will america do to stop a madman. >> i am a supporter of the second amendment. but i believe it's time for us to move a different direction. >> and the congresswoman who lost her husband in the long island railroad shooting. >>> also, i'll go one-on-one with a gun advocate who said that lawmakers who vote for gun control have blood on their hands. could he be serious? >>> and why the second amendment doesn't say what you think 2 does. >>> plus a class gunned down, a teacher to protect them. main who lost his daughter. >> they believe that because the problem is guns the answer is guns. it's simply ridiculous. >> we'll go inside the mind of a killer. what dr. oz thinks we should do about mental illness. >> i think we need a homeland security approach to mental illness. thirst is "piers morgan tonight." >>> good evening, final farewells today for two more 6-year-olds, victims of the terrible attacks in sandy hook. jessica rekos was a little girl who loved horses and asked santa for cowgirl boots and cowboy hat and james mattioli who asked once how old do i have to be to sing on stage. president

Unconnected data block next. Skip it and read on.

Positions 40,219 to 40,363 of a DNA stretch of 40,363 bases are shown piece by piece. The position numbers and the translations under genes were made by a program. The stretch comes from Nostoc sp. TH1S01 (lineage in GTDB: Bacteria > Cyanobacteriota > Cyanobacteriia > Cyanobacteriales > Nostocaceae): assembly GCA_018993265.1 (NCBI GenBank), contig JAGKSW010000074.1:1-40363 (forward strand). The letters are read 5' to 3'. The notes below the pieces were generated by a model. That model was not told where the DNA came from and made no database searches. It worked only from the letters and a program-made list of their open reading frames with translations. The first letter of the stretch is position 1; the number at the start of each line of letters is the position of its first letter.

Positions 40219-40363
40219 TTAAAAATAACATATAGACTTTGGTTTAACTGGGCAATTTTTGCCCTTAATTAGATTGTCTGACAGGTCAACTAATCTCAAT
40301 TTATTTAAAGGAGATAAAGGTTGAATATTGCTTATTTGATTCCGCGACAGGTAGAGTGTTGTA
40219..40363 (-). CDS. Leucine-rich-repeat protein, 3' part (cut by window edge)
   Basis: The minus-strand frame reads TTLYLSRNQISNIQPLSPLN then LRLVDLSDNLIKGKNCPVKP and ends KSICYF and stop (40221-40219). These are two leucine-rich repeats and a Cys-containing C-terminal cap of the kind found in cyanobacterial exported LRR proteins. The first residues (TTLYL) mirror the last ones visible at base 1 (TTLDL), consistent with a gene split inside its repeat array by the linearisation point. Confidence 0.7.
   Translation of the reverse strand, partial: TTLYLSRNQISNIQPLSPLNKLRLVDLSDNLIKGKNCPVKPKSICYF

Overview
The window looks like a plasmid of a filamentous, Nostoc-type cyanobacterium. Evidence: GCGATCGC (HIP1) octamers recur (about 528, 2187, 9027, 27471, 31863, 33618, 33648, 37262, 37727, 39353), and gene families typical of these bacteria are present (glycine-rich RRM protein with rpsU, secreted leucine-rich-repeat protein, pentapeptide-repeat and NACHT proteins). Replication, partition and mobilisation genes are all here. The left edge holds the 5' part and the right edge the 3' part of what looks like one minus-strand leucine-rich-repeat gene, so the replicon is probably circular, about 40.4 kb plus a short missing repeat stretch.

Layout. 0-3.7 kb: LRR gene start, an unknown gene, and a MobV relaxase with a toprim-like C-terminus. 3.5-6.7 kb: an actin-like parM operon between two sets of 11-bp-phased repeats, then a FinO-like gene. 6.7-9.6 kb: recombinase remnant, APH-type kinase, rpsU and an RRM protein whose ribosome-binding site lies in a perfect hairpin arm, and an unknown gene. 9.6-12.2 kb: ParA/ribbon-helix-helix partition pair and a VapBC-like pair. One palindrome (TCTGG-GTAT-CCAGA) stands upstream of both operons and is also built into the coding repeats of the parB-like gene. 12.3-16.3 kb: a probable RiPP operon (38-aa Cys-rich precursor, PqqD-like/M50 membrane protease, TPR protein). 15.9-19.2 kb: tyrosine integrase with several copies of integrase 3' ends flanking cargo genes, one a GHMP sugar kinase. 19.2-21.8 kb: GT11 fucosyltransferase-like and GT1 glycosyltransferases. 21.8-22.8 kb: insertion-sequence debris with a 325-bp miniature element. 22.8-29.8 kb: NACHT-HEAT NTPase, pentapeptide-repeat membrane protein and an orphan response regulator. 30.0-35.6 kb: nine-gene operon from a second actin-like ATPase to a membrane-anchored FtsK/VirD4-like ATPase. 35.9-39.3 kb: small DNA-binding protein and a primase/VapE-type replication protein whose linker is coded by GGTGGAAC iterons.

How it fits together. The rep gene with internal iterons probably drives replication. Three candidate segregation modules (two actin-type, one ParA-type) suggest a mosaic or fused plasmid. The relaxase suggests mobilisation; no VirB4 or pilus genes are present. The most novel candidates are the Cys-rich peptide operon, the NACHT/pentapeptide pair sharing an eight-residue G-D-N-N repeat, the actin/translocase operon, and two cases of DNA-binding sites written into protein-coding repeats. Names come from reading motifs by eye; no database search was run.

happening in syria with the use of chemical weapons. somebody else has a threat of using a similar weapon. as a gun owner. you have to be able to protect yourself. if you are damaged and you are willing to take somebody else's life. that comes down to that person is not going to obey the gun laws. they are going to find a gun or find another weapon. >> stretching and shooting to syria and chemical weapons seems like a bit of a stretch. the implications of that is that every american should have access to chemical weapons and nuclear weapons. it will result in weapons ownership. look at europe and the rest of the world. we are way, way out there. we have the highest murder rate in the world. >> abbey, here is what they say to me. each time it is the same debate and nothing gets done about it. 300 million guns and you have between 11 and 12,000 guns and murders a year. britain has 35 as does germany and australia. to countries that have strict gun kcontrol have little gun murder. i think carole had it right. she said it is about personal responsibility. that is the most important part. it i